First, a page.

Learning Video

On this last trip to Africa, I shot videos as well as stills, using a Nikon D7000. While I was generally happy with the results, it’s a learning process.

In the weeks leading up to the trip to Botswana, I was thinking I’d probably shoot some video there. It wasn’t until about a week before leaving that I really committed to doing that. I’d been surfing YouTube, looking at clips from the areas we were going, and was both impressed with the beauty of the places and disappointed with the quality of the video. To do better than that, I’d need to take the right equipment. I’d need to shoot it right too.

Spending most of my life shooting stills, I have the luxury of doing the

I took advantage of the U2 setting on the Nikon D7000 to set it for when I wanted to shoot video.

technical side of that pretty much on automatic, letting me concentrate on being creative. With video, though, I’m still learning, so it’s much more work. And a big part of that is sound. Bad audio can kill good video. So part of the decision to capture video involved bringing along a small shotgun mike for better sound. As with most of these cameras, the D7000 has a microphone in the front. That’s fine if your subject is close, but most of the time you’re better off taking advantage of the microphone port and using an accessory mike. My preference there is the Sennheiser MKE-400, a very compact shotgun mike with a “dead cat” windscreen. It does a nice job of recording sound that’s out in front of me, and the windscreen cuts down on noise from, well, wind.

 

Looking through the video clips I shot using Photo Mechanic.

I also needed to add another piece of gear to my kit, the Hoodman Cinema Kit Pro. Doing video means using the LCD for all viewing, and I’ve found it almost impossible to do that without some help. This Hoodman accessory gives me a magnified loupe to look through, so I can see my framing and focus better. And, using it like that also lets me press the camera up to my eye, so I can minimize camera shake.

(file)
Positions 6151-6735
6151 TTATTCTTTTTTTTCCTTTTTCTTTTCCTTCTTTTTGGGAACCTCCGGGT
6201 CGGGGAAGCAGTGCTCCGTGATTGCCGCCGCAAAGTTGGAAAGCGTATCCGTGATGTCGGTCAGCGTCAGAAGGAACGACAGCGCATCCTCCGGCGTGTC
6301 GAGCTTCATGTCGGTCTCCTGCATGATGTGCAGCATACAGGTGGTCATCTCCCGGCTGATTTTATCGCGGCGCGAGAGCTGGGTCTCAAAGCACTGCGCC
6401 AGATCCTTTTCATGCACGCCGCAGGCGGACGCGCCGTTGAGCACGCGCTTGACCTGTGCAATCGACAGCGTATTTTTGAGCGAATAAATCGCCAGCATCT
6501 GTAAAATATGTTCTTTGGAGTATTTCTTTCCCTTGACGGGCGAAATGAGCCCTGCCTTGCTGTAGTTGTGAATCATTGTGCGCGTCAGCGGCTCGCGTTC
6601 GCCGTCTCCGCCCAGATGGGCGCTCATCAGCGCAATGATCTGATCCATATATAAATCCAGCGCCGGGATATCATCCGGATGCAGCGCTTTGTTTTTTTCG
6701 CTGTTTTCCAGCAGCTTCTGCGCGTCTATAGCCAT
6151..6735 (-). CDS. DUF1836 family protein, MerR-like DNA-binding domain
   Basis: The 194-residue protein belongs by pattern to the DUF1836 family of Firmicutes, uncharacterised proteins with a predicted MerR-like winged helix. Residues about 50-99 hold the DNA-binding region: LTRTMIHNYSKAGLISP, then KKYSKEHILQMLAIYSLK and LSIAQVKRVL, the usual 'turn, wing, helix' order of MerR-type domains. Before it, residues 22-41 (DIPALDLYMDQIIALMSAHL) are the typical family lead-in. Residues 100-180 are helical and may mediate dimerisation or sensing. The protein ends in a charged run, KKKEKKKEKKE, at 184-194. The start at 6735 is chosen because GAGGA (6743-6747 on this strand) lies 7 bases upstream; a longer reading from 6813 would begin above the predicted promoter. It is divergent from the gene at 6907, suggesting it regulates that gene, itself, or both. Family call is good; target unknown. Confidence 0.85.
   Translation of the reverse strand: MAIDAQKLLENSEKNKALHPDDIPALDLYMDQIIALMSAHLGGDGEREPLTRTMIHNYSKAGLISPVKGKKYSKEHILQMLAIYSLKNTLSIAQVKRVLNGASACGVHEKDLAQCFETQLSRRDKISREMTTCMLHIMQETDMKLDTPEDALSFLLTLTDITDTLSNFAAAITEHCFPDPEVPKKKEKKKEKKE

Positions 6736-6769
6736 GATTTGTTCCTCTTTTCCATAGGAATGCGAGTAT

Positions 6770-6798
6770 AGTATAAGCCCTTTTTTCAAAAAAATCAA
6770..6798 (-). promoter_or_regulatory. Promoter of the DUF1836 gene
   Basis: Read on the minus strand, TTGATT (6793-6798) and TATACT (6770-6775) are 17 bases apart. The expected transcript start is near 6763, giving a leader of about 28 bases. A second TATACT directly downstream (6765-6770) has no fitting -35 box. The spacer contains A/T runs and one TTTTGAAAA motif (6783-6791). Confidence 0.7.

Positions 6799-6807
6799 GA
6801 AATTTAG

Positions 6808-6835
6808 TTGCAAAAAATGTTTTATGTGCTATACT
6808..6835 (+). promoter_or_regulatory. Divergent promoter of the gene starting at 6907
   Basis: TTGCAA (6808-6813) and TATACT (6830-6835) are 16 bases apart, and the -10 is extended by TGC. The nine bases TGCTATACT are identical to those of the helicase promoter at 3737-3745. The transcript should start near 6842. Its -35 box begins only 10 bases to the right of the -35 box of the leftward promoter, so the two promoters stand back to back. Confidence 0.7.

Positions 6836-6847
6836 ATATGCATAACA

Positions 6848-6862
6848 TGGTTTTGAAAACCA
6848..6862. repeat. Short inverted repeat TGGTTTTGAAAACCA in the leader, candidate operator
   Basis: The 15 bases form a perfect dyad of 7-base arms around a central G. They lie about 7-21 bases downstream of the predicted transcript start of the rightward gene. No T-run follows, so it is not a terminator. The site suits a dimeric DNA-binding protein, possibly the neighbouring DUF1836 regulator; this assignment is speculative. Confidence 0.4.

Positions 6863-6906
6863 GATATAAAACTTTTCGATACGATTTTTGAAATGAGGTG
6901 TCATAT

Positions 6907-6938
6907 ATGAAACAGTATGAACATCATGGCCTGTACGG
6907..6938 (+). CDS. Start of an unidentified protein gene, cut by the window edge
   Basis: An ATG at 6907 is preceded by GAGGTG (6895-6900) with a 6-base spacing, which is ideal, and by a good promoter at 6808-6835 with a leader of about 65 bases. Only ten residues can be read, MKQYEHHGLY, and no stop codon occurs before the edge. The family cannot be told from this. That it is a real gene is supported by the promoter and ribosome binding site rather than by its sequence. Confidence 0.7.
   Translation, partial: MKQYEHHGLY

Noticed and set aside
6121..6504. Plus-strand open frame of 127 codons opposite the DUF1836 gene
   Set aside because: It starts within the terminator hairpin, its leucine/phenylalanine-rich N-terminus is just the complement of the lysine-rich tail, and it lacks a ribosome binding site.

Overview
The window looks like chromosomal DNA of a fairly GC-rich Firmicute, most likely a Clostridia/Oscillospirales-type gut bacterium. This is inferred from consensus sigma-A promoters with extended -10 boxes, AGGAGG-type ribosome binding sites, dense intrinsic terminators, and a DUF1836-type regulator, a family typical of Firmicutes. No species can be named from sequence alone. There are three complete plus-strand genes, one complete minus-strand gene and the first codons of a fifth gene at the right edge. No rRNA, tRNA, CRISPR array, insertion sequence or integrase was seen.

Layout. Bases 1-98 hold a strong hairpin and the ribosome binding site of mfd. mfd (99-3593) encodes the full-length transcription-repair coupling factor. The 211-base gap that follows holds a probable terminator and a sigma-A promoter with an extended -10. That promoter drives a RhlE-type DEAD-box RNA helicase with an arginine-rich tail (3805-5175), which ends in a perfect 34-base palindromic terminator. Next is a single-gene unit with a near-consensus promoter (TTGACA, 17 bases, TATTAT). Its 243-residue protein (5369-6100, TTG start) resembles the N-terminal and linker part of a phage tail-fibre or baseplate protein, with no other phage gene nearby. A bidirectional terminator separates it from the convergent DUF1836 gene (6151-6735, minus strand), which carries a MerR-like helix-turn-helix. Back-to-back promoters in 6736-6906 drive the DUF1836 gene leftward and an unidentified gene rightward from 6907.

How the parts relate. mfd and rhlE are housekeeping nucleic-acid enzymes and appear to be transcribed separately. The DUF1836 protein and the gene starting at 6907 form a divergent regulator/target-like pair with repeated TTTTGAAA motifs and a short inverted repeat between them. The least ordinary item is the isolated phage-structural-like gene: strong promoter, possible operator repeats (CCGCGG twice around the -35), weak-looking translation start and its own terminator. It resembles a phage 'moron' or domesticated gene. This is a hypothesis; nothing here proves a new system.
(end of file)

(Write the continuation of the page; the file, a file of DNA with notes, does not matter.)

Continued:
Bringing these two accessories would make it easier for me to get good video and audio. The harder part was actually doing it. Since you can’t shoot video and stills as the same time, I always worried about making the right choice. And then there were the mistakes. After the first two days shooting, I realized I was plugging the mike into the wrong port… The D7000 has both video and microphone ports on the left side, and I’m used to using the video port when teaching Nikon School, as I do a demo feeding the video from the camera to the projector. Thankfully, it wasn’t a complete disaster. The camera still recorded audio with its built-in microphone, so I did have sound.

That mix-up was a good reminder to me of how this whole video thing is still a learning process. The more I do it, the more I figure out what works and doesn’t. Just like how I learned – and am still learning – photography. In my opinion, a good photo trip means not just that I get some good photos, but that I learn something new too.

On this trip that learning involved how to take advantage of the

The finished video posted to my Vimeo channel.

D7000’s U1 and U2 settings. I set the camera differently based on whether I’m shooting stills or video. The key things I change are how the AE-L/AF-L button functions (lock exposure for video), what image processing I want (sharpening, color saturation and contrast), how autofocus functions (shutter for video, AE-L/AE-F for stills), what exposure mode (Aperture Priority for stills, Shutter Priority for video), and ISO (100 for video, 200 for stills). Using these U1 and U2 settings made it simple to switch back and forth between stills and video.

As always, producing the video was a big challenge too. With stills I can move through dozens of images in a matter of minutes. Going over the video and audio means watching and listening to every single second. Logging that information, creating a simple text document, meant I only had to do that once, as each log entry told me what was in the file and whether it might be worth using. With that information in hand, it took just a couple of hours to create the video using Adobe Premiere Elements 9.

If you want to see the finished project, you can view it at http://vimeo.com/22566186. While I still don’t love doing video as much as I love shooting stills, I realize that it’s unique in its own way, and an important addition to any visual project. And it can be fun too, as long as you remember to plug the mike into the right port J.